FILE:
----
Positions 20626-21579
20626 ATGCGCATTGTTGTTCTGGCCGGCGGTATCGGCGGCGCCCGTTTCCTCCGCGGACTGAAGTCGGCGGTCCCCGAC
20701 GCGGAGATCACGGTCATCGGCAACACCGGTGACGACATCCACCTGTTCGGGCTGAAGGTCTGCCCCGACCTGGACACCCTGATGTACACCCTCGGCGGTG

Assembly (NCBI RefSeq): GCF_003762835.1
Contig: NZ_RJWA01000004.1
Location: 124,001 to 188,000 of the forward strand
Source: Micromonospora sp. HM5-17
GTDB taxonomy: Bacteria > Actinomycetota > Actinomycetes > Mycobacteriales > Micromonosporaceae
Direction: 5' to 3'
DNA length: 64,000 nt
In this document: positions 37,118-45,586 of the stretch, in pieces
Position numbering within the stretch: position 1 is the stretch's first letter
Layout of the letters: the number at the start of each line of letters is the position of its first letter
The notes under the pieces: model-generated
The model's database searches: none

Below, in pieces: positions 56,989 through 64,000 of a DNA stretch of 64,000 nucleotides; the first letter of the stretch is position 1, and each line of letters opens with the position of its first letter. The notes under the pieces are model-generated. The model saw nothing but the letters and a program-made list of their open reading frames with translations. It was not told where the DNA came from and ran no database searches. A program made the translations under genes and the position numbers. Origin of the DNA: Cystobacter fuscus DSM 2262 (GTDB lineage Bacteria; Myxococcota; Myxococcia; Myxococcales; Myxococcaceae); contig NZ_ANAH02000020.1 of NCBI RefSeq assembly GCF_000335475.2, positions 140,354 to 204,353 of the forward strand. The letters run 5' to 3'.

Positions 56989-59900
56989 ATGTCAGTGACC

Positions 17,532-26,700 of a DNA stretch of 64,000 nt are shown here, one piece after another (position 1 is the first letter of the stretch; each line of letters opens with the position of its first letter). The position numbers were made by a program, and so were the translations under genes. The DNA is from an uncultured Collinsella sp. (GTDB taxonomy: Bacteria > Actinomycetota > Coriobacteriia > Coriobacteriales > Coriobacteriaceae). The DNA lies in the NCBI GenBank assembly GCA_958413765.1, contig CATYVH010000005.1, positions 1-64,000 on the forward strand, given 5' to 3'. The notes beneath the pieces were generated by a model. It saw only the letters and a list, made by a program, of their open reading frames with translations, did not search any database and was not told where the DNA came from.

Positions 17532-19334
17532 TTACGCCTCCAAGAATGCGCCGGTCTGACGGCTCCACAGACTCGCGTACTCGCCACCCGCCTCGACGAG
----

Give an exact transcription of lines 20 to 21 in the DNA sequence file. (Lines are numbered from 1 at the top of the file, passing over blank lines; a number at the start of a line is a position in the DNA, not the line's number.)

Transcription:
Positions 17532-19334
17532 TTACGCCTCCAAGAATGCGCCGGTCTGACGGCTCCACAGACTCGCGTACTCGCCACCCGCCTCGACGAG